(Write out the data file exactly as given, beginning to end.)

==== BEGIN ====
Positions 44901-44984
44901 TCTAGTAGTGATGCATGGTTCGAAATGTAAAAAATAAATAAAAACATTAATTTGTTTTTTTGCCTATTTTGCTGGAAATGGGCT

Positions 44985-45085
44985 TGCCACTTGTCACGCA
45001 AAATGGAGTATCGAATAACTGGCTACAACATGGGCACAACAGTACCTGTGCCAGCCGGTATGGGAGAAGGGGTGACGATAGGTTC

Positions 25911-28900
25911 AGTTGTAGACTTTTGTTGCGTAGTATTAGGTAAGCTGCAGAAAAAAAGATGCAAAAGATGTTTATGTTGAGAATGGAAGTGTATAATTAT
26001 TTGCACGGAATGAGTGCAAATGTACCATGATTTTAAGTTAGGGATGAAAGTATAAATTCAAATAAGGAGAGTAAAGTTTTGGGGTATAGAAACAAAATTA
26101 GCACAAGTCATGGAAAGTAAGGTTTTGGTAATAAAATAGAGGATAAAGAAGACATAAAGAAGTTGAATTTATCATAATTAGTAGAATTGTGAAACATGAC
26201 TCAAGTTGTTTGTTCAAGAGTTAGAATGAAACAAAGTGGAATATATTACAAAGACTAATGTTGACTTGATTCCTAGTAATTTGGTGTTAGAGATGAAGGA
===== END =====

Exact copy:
Positions 44901-44984
44901 TCTAGTAGTGATGCATGGTTCGAAATGTAAAAAATAAATAAAAACATTAATTTGTTTTTTTGCCTATTTTGCTGGAAATGGGCT

Positions 44985-45085
44985 TGCCACTTGTCACGCA
45001 AAATGGAGTATCGAATAACTGGCTACAACATGGGCACAACAGTACCTGTGCCAGCCGGTATGGGAGAAGGGGTGACGATAGGTTC

Positions 25911-28900
25911 AGTTGTAGACTTTTGTTGCGTAGTATTAGGTAAGCTGCAGAAAAAAAGATGCAAAAGATGTTTATGTTGAGAATGGAAGTGTATAATTAT
26001 TTGCACGGAATGAGTGCAAATGTACCATGATTTTAAGTTAGGGATGAAAGTATAAATTCAAATAAGGAGAGTAAAGTTTTGGGGTATAGAAACAAAATTA
26101 GCACAAGTCATGGAAAGTAAGGTTTTGGTAATAAAATAGAGGATAAAGAAGACATAAAGAAGTTGAATTTATCATAATTAGTAGAATTGTGAAACATGAC
26201 TCAAGTTGTTTGTTCAAGAGTTAGAATGAAACAAAGTGGAATATATTACAAAGACTAATGTTGACTTGATTCCTAGTAATTTGGTGTTAGAGATGAAGGA